All authors will need to provide the journal with a full declaration of all their competing interests; not just those that seem to pertain to the manuscript. Right now, authors are sending only the conflicts-of-interest statement information that seems related to that particular paper. Instead, every author, as well as the entire editorial board, and the associate editors and editor in chief, will disclose all their funding sources. The information about the authors will be published at the end of each article. We'll let the reader decide whether there is a conflict of interest.
WHAT CHALLENGES DO YOU SEE AHEAD OF YOU?
There are two big ones. The first one is adjudicating the quality of science. It's hard from the peer-review process to be certain you are identifying the best science but it still seems to be the best way to attempt to do so. We need to provide authors with timely and thorough reviews but this is, admittedly, an imperfect process. That's a challenge we face everyday in the publishing business.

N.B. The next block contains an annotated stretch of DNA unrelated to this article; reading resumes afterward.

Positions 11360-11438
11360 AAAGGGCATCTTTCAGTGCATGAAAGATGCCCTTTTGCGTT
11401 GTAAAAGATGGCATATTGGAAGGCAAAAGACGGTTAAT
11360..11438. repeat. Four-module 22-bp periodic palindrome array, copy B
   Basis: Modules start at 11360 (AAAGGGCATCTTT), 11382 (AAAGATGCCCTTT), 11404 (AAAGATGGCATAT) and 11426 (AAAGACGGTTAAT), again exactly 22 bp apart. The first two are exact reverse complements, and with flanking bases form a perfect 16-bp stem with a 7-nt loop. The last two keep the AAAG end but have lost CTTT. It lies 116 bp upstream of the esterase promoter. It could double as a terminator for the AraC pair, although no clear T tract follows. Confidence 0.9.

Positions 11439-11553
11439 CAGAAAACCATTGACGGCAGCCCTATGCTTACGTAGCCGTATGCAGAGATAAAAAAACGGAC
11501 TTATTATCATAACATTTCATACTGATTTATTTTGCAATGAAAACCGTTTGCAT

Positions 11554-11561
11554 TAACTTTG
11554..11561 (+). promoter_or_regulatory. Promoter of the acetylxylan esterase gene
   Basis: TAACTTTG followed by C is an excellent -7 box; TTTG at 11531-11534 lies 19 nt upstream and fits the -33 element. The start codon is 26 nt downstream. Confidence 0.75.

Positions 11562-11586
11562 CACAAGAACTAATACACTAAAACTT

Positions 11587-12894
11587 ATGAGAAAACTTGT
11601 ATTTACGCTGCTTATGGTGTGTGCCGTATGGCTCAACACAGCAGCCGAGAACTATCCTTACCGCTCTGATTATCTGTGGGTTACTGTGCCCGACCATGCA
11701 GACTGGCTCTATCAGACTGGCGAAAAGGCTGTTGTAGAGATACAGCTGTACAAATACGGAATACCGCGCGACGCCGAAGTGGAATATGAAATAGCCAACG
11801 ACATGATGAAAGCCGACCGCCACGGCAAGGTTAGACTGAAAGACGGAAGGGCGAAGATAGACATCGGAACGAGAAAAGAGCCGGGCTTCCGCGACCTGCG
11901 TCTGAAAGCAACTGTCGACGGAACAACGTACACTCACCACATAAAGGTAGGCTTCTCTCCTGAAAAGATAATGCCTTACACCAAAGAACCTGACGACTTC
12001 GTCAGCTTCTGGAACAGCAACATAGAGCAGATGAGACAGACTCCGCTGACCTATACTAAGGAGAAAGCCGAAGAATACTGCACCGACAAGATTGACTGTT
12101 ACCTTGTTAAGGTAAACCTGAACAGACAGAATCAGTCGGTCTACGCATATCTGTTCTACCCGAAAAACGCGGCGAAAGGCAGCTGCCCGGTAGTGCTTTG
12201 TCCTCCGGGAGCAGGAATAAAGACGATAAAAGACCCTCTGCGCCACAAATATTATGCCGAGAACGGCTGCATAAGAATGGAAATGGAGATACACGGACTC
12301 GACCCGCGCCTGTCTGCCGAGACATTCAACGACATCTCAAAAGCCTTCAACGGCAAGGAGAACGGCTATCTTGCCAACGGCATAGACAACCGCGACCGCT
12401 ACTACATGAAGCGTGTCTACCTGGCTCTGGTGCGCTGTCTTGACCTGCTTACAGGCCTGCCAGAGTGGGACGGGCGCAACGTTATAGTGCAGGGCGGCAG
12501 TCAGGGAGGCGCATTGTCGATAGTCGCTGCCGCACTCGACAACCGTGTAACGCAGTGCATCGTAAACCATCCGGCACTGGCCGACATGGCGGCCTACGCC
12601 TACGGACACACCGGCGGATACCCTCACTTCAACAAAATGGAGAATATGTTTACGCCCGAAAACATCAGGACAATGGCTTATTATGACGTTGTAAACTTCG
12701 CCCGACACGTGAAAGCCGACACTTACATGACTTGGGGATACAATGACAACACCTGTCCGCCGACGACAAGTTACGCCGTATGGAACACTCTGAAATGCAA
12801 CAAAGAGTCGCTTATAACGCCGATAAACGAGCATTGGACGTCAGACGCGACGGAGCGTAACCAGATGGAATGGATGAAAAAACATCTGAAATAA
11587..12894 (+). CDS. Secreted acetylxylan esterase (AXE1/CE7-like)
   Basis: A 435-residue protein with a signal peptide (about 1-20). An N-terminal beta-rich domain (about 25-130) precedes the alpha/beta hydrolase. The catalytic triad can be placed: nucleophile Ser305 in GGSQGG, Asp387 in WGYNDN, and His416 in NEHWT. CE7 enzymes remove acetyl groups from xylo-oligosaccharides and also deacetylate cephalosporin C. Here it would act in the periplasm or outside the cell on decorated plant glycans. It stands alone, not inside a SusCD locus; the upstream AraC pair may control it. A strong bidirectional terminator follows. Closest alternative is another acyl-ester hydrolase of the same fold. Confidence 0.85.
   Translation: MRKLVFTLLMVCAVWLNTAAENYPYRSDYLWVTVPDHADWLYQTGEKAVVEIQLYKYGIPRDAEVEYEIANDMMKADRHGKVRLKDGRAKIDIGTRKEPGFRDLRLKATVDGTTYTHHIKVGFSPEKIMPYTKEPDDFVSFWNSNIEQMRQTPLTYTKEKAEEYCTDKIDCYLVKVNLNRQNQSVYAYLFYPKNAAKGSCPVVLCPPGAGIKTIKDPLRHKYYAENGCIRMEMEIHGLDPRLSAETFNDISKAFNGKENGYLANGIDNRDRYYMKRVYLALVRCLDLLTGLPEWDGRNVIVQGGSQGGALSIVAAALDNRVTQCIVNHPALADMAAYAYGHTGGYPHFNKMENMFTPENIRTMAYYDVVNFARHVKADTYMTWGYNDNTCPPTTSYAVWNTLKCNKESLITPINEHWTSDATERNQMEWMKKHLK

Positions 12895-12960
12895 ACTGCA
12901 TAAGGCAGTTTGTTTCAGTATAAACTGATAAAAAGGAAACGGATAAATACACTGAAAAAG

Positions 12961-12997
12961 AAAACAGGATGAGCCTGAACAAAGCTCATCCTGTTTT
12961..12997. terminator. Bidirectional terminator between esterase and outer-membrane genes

The second major challenge is that the industry is increasingly competitive. There has been a proliferation of subspecialty journals and journals that focus on review articles. Authors and readers have many options. We want to remain relevant and we hope to continue to be the premier peer-reviewed journal for clinical neurologists.
WHAT DO YOU LIKE ABOUT WORKING IN PUBLISHING?
It's a tremendous opportunity for personal growth. From a selfish standpoint, it's a great way to remain current with what's happening in neurology. In terms of influencing the profession, it's a wonderful way to help bring forward the most important advances to the community. You have an impact on residents, fellows, colleagues, and of course, patients. It's a great opportunity to serve the educational needs of the profession.